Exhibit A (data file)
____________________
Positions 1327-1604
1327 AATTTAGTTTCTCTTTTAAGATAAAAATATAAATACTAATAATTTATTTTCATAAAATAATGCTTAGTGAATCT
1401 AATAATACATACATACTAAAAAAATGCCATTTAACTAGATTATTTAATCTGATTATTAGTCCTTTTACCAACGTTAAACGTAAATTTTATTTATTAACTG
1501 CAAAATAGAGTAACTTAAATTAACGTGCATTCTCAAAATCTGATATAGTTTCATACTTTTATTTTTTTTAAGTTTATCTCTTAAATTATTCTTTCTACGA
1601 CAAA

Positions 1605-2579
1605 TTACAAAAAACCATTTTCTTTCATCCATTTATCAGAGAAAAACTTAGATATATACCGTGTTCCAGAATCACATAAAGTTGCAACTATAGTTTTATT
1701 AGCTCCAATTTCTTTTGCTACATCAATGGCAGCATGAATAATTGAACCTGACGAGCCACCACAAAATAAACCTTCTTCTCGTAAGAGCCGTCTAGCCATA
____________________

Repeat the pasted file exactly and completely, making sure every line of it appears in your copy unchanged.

Positions 1327-1604
1327 AATTTAGTTTCTCTTTTAAGATAAAAATATAAATACTAATAATTTATTTTCATAAAATAATGCTTAGTGAATCT
1401 AATAATACATACATACTAAAAAAATGCCATTTAACTAGATTATTTAATCTGATTATTAGTCCTTTTACCAACGTTAAACGTAAATTTTATTTATTAACTG
1501 CAAAATAGAGTAACTTAAATTAACGTGCATTCTCAAAATCTGATATAGTTTCATACTTTTATTTTTTTTAAGTTTATCTCTTAAATTATTCTTTCTACGA
1601 CAAA

Positions 1605-2579
1605 TTACAAAAAACCATTTTCTTTCATCCATTTATCAGAGAAAAACTTAGATATATACCGTGTTCCAGAATCACATAAAGTTGCAACTATAGTTTTATT
1701 AGCTCCAATTTCTTTTGCTACATCAATGGCAGCATGAATAATTGAACCTGACGAGCCACCACAAAATAAACCTTCTTCTCGTAAGAGCCGTCTAGCCATA